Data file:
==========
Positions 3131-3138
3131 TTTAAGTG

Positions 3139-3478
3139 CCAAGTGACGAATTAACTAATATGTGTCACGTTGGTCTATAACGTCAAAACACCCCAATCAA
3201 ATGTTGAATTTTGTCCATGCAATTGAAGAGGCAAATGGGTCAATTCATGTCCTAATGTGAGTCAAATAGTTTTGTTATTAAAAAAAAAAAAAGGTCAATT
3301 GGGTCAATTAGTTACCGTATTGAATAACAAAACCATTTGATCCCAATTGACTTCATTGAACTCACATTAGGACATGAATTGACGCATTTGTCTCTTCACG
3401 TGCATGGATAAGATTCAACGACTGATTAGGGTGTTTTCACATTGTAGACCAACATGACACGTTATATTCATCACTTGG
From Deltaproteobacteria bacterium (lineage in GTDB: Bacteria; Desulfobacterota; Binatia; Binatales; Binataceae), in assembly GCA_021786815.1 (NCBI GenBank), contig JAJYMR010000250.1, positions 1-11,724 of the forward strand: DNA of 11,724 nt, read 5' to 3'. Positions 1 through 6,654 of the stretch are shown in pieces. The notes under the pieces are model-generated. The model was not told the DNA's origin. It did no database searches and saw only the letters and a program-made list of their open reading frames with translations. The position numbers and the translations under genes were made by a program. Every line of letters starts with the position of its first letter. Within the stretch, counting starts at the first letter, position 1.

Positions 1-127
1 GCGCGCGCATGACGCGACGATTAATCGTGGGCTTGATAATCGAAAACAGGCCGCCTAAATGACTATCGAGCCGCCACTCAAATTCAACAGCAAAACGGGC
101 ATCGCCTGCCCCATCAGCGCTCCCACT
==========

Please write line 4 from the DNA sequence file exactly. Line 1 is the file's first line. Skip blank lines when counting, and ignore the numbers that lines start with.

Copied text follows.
3139 CCAAGTGACGAATTAACTAATATGTGTCACGTTGGTCTATAACGTCAAAACACCCCAATCAA